The Paediatric and Adolescent Gynaecology Team focuses on the menstrual disorder of adolescents, HPV vaccination in adolescents and Polycystic ovarian syndrome in teenage girls.

Menstrual Disorder of Adolescent

The prevalence of menstrual problems is high among Chinese teenage girls. Chung reviewed the presentations and outcomes of 577 adolescents aged between 14 and 19 years old.  47% presented with menorrhagia, prolonged menstruation, and short menstrual cycles; 38% had secondary or oligo-amenorrhoea, 12% had dysmenorrhoea, and 3% had primary amenorrhoea. 24% of these patients had abnormal menstrual cycles 4 years later.  Long cycle, diagnosis of polycystic ovarian syndrome at first consultation, and a current body mass index of 23 kg/m2 or higher were statistically associated with persistent long cycle length (Chung et al HKMJ 2011). The prevalence of menstrual symptoms and dysmenorrhoea increased with gynaecological age and might adversely affect their education and daily activities. 1 in 8 girls reported having been absent from school whilst only 6.4% had sought medical care because of a menstrual problem. Our study indicated that medical seeking behaviors largely depended on the opinion of family members, severity of dysmenorrhoea and fear for embarrassment  (Chan et al HKMJ 2009).

Polycystic Ovarian Syndrome

Polycystic ovarian syndrome was diagnosed in 16% of a cohort in Hong Kong Chinese adolescents (Chung et al HKMJ 2011). One of our studies looked at the treatment effects between medroxyprogesterone acetate and Diane-35. Diane -35 was found to significantly decrease acne score (p<0.003) and LH/FSH ratio (p<0.001) (Chung et al J Pediatr Adolesc Gynecol 2014).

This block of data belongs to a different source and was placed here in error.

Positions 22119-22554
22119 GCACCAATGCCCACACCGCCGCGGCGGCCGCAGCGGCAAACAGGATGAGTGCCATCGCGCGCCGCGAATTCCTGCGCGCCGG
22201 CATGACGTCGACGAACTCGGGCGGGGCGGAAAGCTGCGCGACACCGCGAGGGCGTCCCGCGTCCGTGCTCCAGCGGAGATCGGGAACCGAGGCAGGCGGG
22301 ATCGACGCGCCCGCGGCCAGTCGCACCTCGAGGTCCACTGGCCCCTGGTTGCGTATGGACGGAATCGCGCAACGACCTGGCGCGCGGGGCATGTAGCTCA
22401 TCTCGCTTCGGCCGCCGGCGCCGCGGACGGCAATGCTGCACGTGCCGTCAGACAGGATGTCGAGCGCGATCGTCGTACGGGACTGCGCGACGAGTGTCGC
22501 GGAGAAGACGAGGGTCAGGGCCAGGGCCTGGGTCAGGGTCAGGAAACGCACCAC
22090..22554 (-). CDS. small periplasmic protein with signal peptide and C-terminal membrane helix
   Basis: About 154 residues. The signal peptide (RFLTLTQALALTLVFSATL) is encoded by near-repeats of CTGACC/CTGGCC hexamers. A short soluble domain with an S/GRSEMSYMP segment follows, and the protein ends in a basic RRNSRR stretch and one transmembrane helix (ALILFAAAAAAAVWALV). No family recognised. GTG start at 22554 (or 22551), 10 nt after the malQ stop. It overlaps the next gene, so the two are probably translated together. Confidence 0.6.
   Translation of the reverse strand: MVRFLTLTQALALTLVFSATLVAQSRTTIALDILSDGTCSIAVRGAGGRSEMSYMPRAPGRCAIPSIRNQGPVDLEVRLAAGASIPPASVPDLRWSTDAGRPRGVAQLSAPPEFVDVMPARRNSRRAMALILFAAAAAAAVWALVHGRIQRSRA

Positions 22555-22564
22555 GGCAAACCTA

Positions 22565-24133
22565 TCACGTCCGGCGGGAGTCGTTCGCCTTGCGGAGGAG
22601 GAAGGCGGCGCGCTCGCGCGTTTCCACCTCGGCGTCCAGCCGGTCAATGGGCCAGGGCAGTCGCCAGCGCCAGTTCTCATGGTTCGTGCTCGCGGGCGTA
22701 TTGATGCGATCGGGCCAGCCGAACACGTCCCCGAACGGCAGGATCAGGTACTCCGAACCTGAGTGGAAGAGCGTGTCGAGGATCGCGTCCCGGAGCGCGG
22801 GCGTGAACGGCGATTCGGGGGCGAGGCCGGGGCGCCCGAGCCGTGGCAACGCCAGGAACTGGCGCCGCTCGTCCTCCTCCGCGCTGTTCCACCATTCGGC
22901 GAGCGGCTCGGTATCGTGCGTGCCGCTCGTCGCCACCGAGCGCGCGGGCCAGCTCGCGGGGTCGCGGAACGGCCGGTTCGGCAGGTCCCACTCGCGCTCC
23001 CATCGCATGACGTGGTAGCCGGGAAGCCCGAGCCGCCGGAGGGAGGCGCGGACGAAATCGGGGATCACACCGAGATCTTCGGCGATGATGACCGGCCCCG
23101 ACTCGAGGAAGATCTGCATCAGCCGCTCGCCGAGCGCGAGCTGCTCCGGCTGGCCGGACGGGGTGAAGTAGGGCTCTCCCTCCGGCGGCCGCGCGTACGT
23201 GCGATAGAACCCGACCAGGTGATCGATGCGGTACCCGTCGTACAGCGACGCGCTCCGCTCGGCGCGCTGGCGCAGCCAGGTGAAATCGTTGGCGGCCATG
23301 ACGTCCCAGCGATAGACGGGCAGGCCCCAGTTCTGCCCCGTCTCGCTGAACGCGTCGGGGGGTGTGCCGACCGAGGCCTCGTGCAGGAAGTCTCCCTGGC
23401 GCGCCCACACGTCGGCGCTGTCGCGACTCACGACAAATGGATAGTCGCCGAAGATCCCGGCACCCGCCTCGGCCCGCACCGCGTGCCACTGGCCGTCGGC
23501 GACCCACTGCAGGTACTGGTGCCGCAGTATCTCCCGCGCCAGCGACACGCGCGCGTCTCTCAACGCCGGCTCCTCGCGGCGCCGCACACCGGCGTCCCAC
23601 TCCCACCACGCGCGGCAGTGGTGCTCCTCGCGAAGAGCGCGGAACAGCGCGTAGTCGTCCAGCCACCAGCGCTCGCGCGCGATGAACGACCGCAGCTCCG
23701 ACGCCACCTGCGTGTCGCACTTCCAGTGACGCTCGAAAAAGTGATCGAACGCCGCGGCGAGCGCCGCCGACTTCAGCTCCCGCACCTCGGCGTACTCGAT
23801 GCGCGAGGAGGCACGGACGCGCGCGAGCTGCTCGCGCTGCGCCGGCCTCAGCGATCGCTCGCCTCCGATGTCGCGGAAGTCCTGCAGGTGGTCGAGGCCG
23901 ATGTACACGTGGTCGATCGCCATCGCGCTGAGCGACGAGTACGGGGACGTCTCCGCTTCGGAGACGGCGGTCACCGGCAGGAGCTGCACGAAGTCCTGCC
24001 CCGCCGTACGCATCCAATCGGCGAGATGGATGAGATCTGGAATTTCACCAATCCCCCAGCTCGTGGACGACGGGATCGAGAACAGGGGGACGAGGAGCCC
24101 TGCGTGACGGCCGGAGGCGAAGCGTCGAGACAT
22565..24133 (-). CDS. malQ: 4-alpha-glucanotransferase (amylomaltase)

Human Papilloma Virus Vaccination in Adolescent

The acceptance rate of HPV vaccination by daughters of Chinese women has been statistically significantly improved by reading information pamphlets (p<0.001) (Chan et al J Adolesc Health 2007). While acceptance rate of HPV vaccination by adolescent girls and knowledge score have also been significantly improved by reading information pamphlets (p<0.001) (Chan et al al J Pediatr Adolesc Gynecol 2009).

Highlights of Some Studies

Studies on menstrual problems of adolescents

Menstrual disorder is the most common gynaecological problem of adolescents. A survey of more than 5000 girls from 10 secondary schools was conducted in which the prevalence of menorrhagia, dysmenorrhea and menstrual symptoms were 18%, 69% and 38% respectively. The prevalence of menstrual symptoms and dysmenorrhea increased with gynaecological age. Although one in eight girls reported having been absent from school, only a minority had sought medical care.

Menstrual disorder is also one of the most common causes for adolescents to seek consultation from paediatric and adolescent gynaecology clinics. Overall, 47% presented with menorrhagia, 27% secondary amenorrhoea, 12% dysmenorrhea, 11% oligomenorrhoea and 3% had primary amenorrhoea. Significant diagnoses included congenital genital tract anomalies, premature ovarian failure, anorexia nervosa, and polycystic ovarian syndrome. Longitudinally, 24% of them had abnormal menstrual cycles 4 years later. Adolescents who were screened out with a definitive diagnosis after initial assessment were at low risk of persistent long menstrual cycles at follow-up. Adolescent menstrual disorders should not be ignored.

Studies on women’s and adolescents’ attitude towards HPV vaccination in Hong Kong

Before the implementation of HPV vaccination in Hong Kong, the Department has conducted research on women’s and teenager’s attitude towards HPV vaccination.

Women’s acceptance to HPV vaccination for their daughters was evaluated before and after reading information pamphlets. It was shown that the pamphlets increased their self-perceived knowledge on cervical cancer and HPV in women, hence casting a positive influence on their attitude towards HPV vaccination for their daughters.

The attitude on HPV vaccination of adolescents, aged 12 to 19 years, was also studied. The study showed that before reading an educational pamphlet, their intentions to receive the vaccination positively correlated with their knowledge, health belief and belief in who should receive the vaccine, but correlated negatively with their belief that other people would approve of their vaccination (normative belief). After reading the pamphlet, their knowledge on HPV vaccination expanded. Their health beliefs and belief in who should be vaccinated became more positive.